Re: Q for Andreas Schuldei: "Small teams"??
On Tue, Mar 08, 2005 at 12:13:27PM +0000, Henning Makholm wrote:
> You are invited to clarify on the "small teams" section of your
> platform. At first I thought it was just saying that infrastructural
> work for the project should be done in teams rather than by single
> delegates, but a closer reasing seems to suggest that you want to
> divide the entire developerdom into "small teams".
I wont attempt to force or push such a move. I will encourage
people to reorganize themselfs on their own.
> What would be the role of such teams? Exactly what do you imagine
> would happen in them? Whill each team have a collective task or do you
> envisage it as a purely social institution?
They will be both: a work team and place to have fun.
Let me give an example: Right now we have n maintainers having mp3
players in the archive. They decide to form a group to improve the
mp3-player situation in Debian. Since they can read mail and some do
IRC and IM, they decide to use all those available media to
communicate. They create an Alioth mailing list and a
#debian-mp3-player channel on irc.debian.org. They notice that it is
not really easy to tell which mp3 player is best for people's needs by
looking at their packages' descriptions. They try to fix that. Someone
notices that his mp3 player sucks in comparison to the n-1 others, but
that his way to package it rules. He drops his player and offers
others to help with their library and package handling. Someone else
has a hard time with English (since he is from the coconut islands)
but feels the i18n of the other mp3 players lacks support for the
coconut island dialect and the others let him translate their
packages. When one of the developers gets triplets his time for Debian
is drastically reduced. He has to quit. The others in the team adopt
his mp3 player collectively.
Because they all thought that was great fun they decide to do a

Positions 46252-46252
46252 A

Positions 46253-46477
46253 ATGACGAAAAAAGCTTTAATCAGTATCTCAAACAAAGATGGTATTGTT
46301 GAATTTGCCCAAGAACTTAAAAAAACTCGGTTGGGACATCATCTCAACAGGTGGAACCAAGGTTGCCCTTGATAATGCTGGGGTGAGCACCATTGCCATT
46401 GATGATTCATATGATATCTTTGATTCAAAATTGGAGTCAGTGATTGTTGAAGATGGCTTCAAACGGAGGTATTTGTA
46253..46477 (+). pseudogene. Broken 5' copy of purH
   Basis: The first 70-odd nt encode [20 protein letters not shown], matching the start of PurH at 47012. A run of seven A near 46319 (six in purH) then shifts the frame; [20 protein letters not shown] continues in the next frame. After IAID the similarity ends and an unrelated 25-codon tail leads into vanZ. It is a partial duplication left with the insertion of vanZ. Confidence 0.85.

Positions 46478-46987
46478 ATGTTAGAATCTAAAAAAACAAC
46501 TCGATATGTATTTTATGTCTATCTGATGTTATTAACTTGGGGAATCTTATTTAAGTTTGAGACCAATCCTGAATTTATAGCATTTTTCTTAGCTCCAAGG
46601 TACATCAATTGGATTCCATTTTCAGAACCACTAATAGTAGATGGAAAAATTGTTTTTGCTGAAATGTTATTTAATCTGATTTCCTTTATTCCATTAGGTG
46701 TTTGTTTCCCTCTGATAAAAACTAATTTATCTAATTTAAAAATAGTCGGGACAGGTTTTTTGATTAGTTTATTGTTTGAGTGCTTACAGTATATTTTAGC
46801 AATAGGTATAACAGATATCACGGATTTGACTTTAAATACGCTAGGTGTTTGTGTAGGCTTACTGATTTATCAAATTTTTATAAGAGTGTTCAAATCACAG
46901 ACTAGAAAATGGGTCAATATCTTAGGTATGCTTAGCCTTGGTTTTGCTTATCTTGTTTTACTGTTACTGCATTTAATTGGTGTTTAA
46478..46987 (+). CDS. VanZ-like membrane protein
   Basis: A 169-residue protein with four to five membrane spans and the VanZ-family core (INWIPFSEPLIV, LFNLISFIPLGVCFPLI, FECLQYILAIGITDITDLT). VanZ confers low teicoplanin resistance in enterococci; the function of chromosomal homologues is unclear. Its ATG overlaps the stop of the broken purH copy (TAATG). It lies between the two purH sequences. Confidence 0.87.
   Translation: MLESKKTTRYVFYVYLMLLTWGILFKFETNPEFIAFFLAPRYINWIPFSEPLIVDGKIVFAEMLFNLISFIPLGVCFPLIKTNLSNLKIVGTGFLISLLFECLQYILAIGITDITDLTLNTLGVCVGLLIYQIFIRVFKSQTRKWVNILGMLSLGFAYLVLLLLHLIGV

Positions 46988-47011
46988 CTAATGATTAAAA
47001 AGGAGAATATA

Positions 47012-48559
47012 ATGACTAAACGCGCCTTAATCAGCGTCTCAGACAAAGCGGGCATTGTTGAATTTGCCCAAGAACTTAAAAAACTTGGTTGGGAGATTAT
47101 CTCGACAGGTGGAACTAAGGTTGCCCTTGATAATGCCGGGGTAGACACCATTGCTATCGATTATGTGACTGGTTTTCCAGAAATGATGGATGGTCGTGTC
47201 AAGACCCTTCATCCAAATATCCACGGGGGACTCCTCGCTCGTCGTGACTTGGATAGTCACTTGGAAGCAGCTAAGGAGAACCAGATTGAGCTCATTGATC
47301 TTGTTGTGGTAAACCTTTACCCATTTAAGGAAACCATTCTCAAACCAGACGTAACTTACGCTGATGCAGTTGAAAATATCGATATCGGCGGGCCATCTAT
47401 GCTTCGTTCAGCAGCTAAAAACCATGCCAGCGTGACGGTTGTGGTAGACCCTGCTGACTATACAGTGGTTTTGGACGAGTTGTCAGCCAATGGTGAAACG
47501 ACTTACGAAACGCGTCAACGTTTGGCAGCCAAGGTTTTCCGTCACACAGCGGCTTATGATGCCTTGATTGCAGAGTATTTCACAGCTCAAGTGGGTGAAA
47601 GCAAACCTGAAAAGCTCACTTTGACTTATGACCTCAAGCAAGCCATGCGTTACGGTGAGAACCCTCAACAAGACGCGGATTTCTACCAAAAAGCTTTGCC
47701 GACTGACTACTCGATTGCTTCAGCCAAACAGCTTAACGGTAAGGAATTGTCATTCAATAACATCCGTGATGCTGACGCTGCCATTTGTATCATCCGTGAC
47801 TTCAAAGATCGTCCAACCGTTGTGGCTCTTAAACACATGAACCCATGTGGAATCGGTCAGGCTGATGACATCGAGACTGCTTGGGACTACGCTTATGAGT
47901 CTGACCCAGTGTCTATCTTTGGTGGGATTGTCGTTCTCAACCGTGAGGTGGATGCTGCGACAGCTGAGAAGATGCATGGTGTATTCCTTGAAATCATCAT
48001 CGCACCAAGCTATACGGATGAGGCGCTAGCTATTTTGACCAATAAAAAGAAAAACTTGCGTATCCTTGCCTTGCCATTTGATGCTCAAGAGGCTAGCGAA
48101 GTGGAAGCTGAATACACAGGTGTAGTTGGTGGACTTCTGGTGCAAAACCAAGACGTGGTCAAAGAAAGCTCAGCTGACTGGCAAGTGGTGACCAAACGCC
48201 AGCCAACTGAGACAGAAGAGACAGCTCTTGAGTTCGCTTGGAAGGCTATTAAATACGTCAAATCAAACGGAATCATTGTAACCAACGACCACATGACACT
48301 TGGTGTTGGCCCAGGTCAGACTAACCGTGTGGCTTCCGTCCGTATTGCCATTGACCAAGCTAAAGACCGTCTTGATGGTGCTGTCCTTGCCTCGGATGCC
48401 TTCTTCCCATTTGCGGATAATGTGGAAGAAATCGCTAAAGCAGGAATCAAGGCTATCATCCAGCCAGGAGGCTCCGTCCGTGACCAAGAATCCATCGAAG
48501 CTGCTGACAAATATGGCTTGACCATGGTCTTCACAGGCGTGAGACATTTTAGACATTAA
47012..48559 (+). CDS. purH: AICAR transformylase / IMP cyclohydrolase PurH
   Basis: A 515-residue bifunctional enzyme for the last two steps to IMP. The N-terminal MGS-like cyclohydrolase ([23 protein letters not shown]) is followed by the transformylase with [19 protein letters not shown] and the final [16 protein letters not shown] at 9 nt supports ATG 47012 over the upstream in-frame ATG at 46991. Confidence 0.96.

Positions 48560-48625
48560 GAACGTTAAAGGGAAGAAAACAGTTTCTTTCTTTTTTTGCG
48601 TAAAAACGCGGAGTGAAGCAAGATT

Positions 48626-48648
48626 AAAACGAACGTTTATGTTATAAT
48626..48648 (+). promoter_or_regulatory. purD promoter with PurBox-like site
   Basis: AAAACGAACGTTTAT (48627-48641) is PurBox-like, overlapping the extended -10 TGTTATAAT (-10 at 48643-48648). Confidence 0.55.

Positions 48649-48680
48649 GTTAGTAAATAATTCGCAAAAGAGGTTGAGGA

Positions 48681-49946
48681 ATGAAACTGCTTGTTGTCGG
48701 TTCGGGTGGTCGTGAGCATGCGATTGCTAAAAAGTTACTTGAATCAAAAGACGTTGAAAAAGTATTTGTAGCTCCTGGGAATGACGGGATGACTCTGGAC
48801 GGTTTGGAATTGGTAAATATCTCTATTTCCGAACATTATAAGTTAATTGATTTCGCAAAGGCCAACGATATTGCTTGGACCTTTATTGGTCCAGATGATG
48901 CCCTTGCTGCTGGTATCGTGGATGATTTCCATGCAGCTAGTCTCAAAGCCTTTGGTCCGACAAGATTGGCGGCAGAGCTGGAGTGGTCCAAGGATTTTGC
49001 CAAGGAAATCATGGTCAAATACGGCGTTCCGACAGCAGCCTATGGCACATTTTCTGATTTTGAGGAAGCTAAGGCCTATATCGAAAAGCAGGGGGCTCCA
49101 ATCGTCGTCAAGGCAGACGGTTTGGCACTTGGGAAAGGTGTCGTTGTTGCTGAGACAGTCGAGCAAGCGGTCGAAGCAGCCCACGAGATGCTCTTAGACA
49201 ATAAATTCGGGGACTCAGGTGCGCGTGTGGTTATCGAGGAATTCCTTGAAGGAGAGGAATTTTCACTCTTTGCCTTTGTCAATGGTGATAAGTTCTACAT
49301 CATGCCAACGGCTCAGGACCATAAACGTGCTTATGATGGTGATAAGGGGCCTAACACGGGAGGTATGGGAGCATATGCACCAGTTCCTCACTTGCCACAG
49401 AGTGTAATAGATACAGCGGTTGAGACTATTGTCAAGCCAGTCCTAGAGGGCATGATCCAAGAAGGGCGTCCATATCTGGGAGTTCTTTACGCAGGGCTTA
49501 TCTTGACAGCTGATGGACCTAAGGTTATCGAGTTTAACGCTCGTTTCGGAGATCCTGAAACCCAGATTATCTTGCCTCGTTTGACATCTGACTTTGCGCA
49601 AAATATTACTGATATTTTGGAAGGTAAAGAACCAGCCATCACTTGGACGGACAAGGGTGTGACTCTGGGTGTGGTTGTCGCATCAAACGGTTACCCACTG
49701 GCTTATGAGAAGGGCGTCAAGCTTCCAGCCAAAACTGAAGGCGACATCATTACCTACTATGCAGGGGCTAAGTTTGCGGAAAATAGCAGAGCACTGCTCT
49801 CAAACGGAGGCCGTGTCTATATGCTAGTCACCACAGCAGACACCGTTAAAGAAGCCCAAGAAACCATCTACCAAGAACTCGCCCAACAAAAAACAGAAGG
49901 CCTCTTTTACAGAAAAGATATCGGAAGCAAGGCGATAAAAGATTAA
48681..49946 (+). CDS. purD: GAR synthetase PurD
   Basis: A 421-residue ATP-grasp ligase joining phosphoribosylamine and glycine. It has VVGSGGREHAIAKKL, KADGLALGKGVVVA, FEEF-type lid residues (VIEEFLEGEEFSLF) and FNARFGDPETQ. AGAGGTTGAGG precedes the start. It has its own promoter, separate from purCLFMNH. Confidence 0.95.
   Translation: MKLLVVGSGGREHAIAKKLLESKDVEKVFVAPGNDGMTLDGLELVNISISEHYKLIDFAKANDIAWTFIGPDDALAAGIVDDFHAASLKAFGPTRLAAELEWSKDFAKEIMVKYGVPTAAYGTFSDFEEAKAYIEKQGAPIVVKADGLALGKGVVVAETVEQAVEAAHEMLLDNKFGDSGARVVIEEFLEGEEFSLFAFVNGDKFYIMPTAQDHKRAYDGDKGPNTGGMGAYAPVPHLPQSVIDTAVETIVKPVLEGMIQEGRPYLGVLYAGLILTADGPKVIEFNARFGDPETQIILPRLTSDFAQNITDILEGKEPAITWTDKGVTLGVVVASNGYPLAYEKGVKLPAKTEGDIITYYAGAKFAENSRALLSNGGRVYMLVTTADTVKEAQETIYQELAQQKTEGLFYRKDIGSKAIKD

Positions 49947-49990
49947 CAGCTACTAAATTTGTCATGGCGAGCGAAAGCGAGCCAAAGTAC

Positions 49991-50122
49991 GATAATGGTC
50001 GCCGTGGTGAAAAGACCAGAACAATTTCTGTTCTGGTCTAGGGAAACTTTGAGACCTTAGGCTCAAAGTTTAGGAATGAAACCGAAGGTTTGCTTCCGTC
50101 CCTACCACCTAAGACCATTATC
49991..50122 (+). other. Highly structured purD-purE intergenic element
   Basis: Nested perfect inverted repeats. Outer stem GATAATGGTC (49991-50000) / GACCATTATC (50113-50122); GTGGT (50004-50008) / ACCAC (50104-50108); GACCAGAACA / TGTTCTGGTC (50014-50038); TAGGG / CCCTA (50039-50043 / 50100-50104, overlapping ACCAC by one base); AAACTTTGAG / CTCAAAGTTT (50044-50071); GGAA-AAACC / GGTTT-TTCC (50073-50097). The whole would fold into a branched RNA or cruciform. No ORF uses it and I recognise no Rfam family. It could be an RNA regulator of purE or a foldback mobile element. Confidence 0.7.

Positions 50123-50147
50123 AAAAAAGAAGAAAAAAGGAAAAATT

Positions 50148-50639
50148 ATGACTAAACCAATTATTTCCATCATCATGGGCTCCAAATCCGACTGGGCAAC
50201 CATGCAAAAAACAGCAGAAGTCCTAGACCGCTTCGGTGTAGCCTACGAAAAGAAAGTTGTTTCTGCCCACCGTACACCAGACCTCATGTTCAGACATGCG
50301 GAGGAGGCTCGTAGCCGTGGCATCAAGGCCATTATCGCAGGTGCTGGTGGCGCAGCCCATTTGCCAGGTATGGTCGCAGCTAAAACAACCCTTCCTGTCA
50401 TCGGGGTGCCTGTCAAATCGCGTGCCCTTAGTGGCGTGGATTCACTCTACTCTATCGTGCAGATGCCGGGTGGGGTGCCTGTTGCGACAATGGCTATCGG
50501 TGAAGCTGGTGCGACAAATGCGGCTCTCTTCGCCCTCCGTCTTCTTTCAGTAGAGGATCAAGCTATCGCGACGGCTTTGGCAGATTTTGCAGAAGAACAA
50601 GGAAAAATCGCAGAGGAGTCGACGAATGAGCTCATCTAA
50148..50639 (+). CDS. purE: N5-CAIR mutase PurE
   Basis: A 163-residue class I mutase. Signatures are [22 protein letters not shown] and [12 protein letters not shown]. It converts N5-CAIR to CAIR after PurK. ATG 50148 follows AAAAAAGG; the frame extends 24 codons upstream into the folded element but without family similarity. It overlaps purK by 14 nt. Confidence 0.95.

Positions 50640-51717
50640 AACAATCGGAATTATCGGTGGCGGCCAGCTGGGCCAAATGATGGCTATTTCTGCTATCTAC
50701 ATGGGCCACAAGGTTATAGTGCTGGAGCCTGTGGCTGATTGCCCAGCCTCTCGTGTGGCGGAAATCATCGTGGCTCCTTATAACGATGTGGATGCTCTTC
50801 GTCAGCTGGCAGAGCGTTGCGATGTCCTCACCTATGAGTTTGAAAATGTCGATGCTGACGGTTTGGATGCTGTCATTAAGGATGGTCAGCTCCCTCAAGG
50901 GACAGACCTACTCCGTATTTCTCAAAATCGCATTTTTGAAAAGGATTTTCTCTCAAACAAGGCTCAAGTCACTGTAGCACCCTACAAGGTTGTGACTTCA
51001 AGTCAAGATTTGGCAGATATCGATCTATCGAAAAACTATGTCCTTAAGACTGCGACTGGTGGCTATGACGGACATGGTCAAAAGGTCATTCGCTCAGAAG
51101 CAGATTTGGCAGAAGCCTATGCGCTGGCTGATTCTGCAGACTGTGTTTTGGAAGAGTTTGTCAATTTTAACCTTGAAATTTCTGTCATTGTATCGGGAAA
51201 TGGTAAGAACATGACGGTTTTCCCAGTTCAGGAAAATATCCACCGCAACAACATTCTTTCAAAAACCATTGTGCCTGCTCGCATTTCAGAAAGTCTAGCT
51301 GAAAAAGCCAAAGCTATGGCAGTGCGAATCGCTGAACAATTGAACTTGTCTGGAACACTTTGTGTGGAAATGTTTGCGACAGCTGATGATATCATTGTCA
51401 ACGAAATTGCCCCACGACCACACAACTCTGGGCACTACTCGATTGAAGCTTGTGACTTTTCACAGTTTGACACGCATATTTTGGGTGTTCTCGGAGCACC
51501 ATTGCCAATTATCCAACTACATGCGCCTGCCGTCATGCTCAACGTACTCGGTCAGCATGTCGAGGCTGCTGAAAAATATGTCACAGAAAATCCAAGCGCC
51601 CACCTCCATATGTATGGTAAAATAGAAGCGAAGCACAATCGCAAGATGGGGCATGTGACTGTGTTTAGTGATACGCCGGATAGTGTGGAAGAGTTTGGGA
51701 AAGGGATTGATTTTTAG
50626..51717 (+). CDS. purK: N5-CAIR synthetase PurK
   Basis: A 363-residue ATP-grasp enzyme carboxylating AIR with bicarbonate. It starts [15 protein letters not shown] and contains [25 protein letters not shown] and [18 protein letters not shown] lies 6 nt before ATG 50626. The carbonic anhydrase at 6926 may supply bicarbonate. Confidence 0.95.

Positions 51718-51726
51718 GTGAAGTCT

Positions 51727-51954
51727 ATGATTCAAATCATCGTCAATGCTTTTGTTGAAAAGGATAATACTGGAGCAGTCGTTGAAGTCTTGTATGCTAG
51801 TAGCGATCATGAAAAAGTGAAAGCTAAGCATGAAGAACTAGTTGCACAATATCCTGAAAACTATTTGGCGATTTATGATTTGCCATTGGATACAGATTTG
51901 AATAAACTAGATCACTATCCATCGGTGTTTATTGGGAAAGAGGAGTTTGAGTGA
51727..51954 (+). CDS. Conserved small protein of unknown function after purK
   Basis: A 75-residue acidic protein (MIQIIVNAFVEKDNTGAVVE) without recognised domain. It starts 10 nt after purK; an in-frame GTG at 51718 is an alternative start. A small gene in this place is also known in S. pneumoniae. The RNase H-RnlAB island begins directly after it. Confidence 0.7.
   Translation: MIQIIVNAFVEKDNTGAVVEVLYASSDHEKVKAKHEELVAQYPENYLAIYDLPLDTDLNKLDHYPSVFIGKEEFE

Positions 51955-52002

mp3-player developer gathering on the coconut islands. One on the
team, employed by microsoft, gets funding for the needy and they all
have a lot of fun skinny dipping there.
When a person interested in Debian development and mp3 players comes
along he finds this team, hangs out on their IRC channel from time to
time and asks questions about mp3 encoding and what player can
interface best with his headphones. He notices the friendly atmosphere
on the channel and wonders if he could perhaps join in and help out.
As a result, these mp3 player maintainers perceive Debian as a better
and more friendly place. They are less likely to leave out of the
blue. You get the picture, don't you? For more features of small teams
check my platform.
More real live examples are debian-edu or debian-installer. The people
are more real and the problems different, but the general mechanics apply.
> If you get elected and carry out your "small teams" plan, will the
> members of the team I get assigned to
You wont be assigned to a team. You look for one that makes sense and
that consists of people you could imagine to enjoy to work with. If
you have ideas about what would make sense, do take the initiative and
ask others to form one.
> automatically become co-maintainers of my packages?
If you feel compfortable with that and want it, it could help.
> Conversely, will I become morally responsible for bugs in theirs
You can offer help if you want to and have time.
> Will I be supposed to "stand up" for members of my team that get
> involved in flamewars?
You could tell your team members to stay out of flamewars.
> Will the flamewars I choose to engage in taint
> other people's attitude towards my presumably innocent teammates?
You should try to stay away from flamewars yourself.
> Will anybody ever, in any context, get told: "You will have to route
> that request through your team leader"?
I bet that at some point someone will say that to someone. It is not a
design goal, though.
> How large a fraction of their available Debian time will you expect
> volunteers to spend on "discussing TV-series, politics or football,
> finding friends or falling in love" instead of on creating a free
> operating system?
If I gave you a number of hours per week now, what would you do? The
goal is to feel at home and comfortable, not make forced
small talk. This will take time, just as any normal group that comes
together. The more intense you want it to be the more time you need to
invest. If you notice that you just don't fit in there, you should
not stay and suffer but try to find a better group. It is a gradual
thing that won't work out of the box. It will take some effort but it
will be rewarding and good for both you and Debian in the long run.
> Will people who cannot meet your requirements for teams (say, because
> they prefer to avoid IRC which is a stupendous time sink) be able to
> contribute to the project in your model?
Any medium is possible. If it is more interactive it would be
better. Try Voice over IP or phone if you want. Getting to know people
will take time, regardless of the medium. But opposite to popular
believes even geeks are social and enjoy company.